Arctic Rower Details Chilling Journey in New Book

Brian Handwerk
for National Geographic News
February 21, 2001

A U.S. Navy adage maintains that it's foolish to travel north of the Arctic Circle clad in anything less than a nuclear submarine.

Most people would agree. For rower Jill Fredston, however, ignoring such advice has become an intoxicating way of life.

Fredston spends three to five months each summer exploring Arctic and sub-Arctic waterways around the world. So far she has logged more than 20,000 miles (32,000 kilometers). Her journeys have taken her along rivers and coastlines in Alaska, Canada, Greenland, and Norway, all in a craft considerably less substantial than a submarine—a 19.5-foot (5.9-meter) rowing shell.

Fredston's boat, like that of her husband and companion Doug Fesler, is an open-water rowing shell, a design adopted after much trial and error and constructed by a talented friend.

Known as an Amerow, the shell weighs only about 60 pounds when empty but can carry three months worth of food and Arctic gear inside three watertight bulkheads. The craft is constructed of Kevlar only one-eighth of an inch thick—a thin margin of protection from the cold and icy northern waters.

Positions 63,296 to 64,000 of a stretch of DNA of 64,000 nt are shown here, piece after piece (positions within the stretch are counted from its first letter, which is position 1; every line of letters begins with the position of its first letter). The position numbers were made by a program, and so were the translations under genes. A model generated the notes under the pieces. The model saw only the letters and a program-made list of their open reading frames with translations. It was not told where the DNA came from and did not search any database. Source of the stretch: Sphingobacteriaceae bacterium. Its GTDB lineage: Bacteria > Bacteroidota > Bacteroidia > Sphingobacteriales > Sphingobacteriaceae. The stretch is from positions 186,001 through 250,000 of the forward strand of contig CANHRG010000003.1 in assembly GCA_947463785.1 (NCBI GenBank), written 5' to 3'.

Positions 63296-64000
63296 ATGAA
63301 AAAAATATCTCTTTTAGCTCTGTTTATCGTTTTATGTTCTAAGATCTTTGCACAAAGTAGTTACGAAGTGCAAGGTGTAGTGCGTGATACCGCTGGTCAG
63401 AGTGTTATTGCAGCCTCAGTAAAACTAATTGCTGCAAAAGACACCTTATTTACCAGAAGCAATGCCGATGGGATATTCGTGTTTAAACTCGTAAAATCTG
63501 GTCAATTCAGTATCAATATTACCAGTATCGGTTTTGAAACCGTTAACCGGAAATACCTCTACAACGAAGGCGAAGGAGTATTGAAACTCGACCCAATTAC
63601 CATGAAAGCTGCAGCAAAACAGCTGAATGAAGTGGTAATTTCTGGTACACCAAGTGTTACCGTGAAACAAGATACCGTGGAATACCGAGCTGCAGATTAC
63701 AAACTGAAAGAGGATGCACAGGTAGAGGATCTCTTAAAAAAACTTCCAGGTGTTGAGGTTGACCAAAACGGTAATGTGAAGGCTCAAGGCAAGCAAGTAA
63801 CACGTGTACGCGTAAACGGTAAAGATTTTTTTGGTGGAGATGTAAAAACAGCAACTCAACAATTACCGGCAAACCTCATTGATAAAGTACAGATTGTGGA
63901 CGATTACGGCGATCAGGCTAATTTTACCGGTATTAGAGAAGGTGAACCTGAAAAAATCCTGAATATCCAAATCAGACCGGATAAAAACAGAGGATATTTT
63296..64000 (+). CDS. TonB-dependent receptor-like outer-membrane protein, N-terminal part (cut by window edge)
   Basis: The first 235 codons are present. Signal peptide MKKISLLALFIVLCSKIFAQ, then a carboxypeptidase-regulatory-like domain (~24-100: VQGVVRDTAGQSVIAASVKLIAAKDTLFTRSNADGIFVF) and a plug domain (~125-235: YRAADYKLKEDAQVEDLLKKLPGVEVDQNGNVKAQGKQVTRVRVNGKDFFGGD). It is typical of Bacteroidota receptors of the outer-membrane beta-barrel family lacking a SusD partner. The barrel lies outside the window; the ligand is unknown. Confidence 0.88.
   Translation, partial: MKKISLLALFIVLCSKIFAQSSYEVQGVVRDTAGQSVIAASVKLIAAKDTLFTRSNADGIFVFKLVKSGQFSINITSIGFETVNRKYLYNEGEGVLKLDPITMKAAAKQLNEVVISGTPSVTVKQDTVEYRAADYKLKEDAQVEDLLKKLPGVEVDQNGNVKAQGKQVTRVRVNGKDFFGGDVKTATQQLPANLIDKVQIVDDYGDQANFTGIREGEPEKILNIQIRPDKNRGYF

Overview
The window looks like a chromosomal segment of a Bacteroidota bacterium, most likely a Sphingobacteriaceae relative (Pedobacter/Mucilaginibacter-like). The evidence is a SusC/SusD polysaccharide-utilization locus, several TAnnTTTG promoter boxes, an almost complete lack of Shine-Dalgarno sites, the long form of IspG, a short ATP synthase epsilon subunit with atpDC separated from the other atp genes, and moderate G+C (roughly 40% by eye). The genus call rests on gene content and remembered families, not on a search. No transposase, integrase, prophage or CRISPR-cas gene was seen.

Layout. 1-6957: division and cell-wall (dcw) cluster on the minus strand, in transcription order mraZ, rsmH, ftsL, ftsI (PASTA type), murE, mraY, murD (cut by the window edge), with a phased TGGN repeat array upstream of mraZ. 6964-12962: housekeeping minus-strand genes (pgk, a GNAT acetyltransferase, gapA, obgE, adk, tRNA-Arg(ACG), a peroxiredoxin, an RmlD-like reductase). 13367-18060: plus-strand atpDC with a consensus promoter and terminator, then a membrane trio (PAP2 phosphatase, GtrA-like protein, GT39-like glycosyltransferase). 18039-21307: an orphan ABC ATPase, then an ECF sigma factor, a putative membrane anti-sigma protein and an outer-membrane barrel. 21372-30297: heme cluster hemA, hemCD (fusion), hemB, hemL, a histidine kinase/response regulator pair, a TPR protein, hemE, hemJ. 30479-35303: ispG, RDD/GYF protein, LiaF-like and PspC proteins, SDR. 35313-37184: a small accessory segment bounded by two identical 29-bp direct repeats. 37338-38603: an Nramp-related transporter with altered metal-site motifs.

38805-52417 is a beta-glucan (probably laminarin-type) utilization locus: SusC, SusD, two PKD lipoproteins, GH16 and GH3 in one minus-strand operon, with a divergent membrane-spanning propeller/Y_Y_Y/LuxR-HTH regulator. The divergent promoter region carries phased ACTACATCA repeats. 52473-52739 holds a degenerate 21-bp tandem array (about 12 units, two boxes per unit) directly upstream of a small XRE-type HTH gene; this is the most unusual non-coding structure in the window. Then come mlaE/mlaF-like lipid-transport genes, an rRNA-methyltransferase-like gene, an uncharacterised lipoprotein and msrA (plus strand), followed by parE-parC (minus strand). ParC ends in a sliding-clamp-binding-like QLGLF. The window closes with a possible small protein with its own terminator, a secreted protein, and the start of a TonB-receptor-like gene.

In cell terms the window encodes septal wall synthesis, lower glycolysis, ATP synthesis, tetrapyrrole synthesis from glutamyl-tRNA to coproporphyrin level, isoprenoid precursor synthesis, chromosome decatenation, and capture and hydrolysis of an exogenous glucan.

In Rowing to Latitude (North Point Press, 2001), Fredston describes her encounters with freezing waters, ice, fierce storms, and bears, both grizzly and polar, admitting her occasional longing for a hot shower.

"Way of Life"

The journeys are "neither a vacation nor an escape, they are a way of life," Fredston proclaims. The rowing "has evolved from something I do to some way that I am."

Among the joys and satisfaction she derives from the challenge is the tremendous focus involved in the simple act of paddling day after day. Being forced to concentrate on the basics of navigation and survival, she explains, allows ample time for self-reflection and reduces life solely to the present.

Fredston and Fesler are both drawn to wild places, and in all their travels they've found nowhere more compelling than their adopted home of Alaska.

"It took us traveling elsewhere to appreciate how truly wild Alaska is," Fredston says. "Is it because we have better conservation measures in place, or because we have less years of human habitation? I don't know, probably a little of both."

Not all of the coastlines they have rowed, however, are as free from the influences of civilization.

Continued on Next Page >>




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